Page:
It must be dated, also in your handwriting. The date must list the day, month and year. So, for example, you should write June 21, 2019, instead of June 2019.
It must be signed by you at the bottom of the document. You can make additions or postscripts if you have to, but those too must be in your handwriting. Any changes made in another person’s handwriting would not be considered valid.
Other important things:
If you have any previously made wills, whether notarial or olographic, you should add to the document that this will revokes any and all previously made wills. In other words, you have to say that your new will trumps any old wills you may have made. This is one reason the date is so important.
Olographic wills do not have to be notarized by a notary and two witnesses. However, if the testator is unable to write his or her own will, a will written by a family member would not be considered valid. If the testator cannot write, date, and sign the will him or herself, it will have to be notarized by a notary and witnesses by two other people.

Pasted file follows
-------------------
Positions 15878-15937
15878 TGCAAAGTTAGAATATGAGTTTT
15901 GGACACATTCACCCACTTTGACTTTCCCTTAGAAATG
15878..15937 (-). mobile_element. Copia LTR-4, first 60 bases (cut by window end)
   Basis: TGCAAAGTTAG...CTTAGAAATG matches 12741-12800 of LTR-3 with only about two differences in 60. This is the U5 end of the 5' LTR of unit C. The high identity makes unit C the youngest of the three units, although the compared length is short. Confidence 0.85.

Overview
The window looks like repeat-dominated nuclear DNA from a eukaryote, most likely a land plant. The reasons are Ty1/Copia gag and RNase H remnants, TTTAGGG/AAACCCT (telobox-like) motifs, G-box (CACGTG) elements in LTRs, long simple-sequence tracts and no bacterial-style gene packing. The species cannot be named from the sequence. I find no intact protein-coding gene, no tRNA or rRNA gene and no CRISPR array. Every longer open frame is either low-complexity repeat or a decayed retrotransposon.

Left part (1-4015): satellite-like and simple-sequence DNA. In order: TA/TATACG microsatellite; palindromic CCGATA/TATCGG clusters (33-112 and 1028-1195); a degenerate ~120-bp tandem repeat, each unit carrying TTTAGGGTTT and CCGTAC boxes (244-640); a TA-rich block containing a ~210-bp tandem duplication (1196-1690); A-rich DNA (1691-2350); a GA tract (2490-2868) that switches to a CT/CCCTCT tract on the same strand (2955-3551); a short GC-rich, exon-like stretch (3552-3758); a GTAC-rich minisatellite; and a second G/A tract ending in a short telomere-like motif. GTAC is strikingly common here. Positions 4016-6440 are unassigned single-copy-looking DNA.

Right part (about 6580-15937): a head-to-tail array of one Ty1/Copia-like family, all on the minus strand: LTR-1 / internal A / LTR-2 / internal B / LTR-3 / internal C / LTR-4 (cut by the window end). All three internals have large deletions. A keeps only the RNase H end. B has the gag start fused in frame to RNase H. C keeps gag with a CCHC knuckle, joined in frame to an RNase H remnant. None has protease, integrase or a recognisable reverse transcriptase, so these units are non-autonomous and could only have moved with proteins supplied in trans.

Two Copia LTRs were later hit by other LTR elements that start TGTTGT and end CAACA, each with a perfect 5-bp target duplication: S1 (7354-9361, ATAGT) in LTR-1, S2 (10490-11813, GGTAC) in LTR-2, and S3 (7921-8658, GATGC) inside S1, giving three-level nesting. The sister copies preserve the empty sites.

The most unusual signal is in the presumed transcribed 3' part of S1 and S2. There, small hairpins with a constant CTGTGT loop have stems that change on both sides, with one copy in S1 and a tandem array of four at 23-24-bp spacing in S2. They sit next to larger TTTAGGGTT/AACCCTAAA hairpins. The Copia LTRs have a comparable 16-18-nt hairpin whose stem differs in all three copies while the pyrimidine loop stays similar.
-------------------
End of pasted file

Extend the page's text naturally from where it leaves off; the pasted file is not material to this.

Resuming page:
Olographic wills can be contested in court, but so can notarial wills. Olographic wills that do not meet the requirements according Louisiana’s laws, it will be considered invalid.
In some cases, it might be necessary for the court to prove that the handwriting was indeed the handwriting of the testator with other samples of handwriting.
So the bottom line is this…
If you have a family or property of any kind and have specific wishes for what should happen to it if you die, you should definitely have a will in place. It is best to have a will drawn up by an attorney to make sure it is done correctly. However you do have the ability and right to hand write your own will. This is a right I would use in a pinch rather than instead of having a notarial will made by a lawyer, but is definitely a valid and useful option.